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Today’s sermon centered on “Doubting Thomas”, a follower of Jesus who had doubts that he had been resurrected. He wanted proof that his fellow followers were not just seeing things. To me, Thomas just had a questioning attitude. He was out doing other stuff when Jesus appeared to everybody else so he missed things. I tend to be like Thomas. I tend to be like, “Show me the money, honey”.

As usual, the sermon was written for me. I am full of doubts. I doubt my brain will keep working allowing me to return to school. I doubt my job position will remain long enough to finish said school. I doubt the trustworthiness of my company. I can doubt people around me. I doubt that I can grow myself enough to function well, even excel, in a demanding adult world. What I don’t doubt though, is that for me, the doubting, the questioning, the seeking, the curiosity, is the point. Like it or not, I am a journey person.

The sermon put me at ease with my current, mostly daily doubts. Leaving room for God, other people, even other aspects of myself; will allow me to breathe in life more fully. From the perspective of relaxed openness, I can begin to court doubts as possible friends that can expand me, rather than foes that I have to put down. I can learn to leave room for life to happen, to make space to deal with whatever happened; rather than constantly running stressed out shutting things down to dispel those doubts. It is cool that I am in this space right now.

Despite these pesky doubts, something approximating gumption has burst forth. I can feel the rise in my energy. Leaving church, I felt like someone important had just told me that I don’t have to know everything. They informed me that most people don’t, that it’s alright, and most importantly, it’s acceptable to ask questions. Totally new to me. On the morning of the Resurrection and the following days, not all of the disciples knew what the heck was going on. It turned out okay for millions of people for several centuries now. Today I may not know what the heck is going on, but I am going to guess that it will turn out okay for me and mine for a few decades.

That is just me, in my currently small, simple, fairly insular life removed from the drama that created much of my doubt in the first place. I’d like to stay in this Zened place. It would be Hollywood lovely if my reflections ended here.

Swinging open my studio door, reality poked my Zen. My refusal to give doubt it’s due consideration and friendship has cost me greatly. The greatest has been in the limited rearing of my child. On top of my personal costs of this refusal, are the personal costs to him. Running from my doubts has proven to be expensive and very heavy. With my Zen by the shirt-sleeve; I curled up to ponder how I address doubt with my son. I strive to be an emotionally-available-I’ve-got-your-back parent.  I also work to remain in two realities, his and mine. Mine includes owning my own crap balanced with that I am still the parent and the game ain’t over yet.

As a child I didn’t like doubt, it frightened me. Children need adults in their lives that manage doubt well. Sometimes as a parent I try to abolish all doubt. Absolute musts like, ” I will always and forever love and accept you no matter what.” Please don’t take this a license to maim, murder, or commit mayhem; but normal life mess-ups are okay, I will love you anyway.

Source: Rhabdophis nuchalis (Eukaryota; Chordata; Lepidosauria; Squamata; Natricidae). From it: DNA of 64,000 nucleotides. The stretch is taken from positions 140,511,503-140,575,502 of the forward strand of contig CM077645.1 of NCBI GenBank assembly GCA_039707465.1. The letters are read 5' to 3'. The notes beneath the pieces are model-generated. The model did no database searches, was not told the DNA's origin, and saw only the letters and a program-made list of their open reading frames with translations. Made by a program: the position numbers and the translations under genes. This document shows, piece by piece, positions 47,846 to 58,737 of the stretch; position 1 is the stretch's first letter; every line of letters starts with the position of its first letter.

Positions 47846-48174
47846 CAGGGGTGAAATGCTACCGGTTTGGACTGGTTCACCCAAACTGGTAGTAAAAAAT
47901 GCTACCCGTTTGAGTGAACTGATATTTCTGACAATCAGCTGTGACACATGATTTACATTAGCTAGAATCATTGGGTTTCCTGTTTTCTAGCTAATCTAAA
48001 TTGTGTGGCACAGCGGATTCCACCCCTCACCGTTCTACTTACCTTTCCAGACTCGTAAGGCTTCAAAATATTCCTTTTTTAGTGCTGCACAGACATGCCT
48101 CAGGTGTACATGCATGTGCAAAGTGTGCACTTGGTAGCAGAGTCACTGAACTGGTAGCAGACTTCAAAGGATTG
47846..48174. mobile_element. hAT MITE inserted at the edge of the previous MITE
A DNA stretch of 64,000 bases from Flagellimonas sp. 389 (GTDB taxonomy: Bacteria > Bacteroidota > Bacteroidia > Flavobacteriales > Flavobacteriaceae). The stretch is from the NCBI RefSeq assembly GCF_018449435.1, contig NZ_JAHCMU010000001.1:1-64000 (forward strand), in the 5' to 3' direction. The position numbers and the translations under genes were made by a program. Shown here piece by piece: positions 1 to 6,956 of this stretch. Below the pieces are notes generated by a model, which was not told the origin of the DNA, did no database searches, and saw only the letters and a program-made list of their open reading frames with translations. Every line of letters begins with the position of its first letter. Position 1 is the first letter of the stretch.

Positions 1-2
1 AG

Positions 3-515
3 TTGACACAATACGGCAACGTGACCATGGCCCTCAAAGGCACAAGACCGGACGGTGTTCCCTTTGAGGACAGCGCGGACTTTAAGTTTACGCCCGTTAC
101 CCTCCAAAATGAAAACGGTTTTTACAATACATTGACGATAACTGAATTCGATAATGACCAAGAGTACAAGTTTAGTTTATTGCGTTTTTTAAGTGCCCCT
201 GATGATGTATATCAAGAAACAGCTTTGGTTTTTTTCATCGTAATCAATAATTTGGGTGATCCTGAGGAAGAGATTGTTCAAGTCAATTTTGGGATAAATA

Sometimes as a parent I want to remind my son to have healthy doubt. Parental worries like, “I know you are capable of making your own decisions, but I was once 21, in almost the exact same spot in life, in the same town, and almost the same resources and lack thereof; please consider my story as you live yours.” Fortunately, my failures are lit up in neon for my son to see; unfortunately, at times his lack of doubt puts him squarely on the same path. This lack of doubt as twenty-somethings tend to profess, worries me.

Then there are the well-founded, well-documented, well-practiced reasons for doubt that have been openly addressed. Believability, trust, and faith are difficult to re-establish when someone has suffered hard blows about their parent when that parent’s failures created more doubt. I think this feeds the need of having to know everything in that twenty-something. I was that twenty-something. Often I have to remind myself of those days so I don’t act like a jerk now, especially when my son and I are at odds. When I poke him about big important things he tends to sling something back at me, usually a defensive move, to show me that something I did didn’t work, wasn’t all it was cracked up to be, or based on my experience, he doesn’t need to do it. This argumentative doubt is hard to deal with, probably for both of us, but it is painful for me. It is painful to be slung at, it is painful that for now, it can be true, and it is painful that usually a failure, greatly affects him. I get his doubts. All of them. However, as the parent, as someone 25 years older, as an optimist, as a recovering person, and most importantly, as HIS parent; some of those doubts need not be. Some of those doubts, even those flagrant failures; are only flowers not yet bloomed, grass not yet grown, trees not yet matured.

His Mama is a work in progress. Like Thomas, I’ve just been out doing other things. Recovery has given me a new life and the peeps to go with it. I am now free to question and expect the best.

Doubt! Bring it on!

bc

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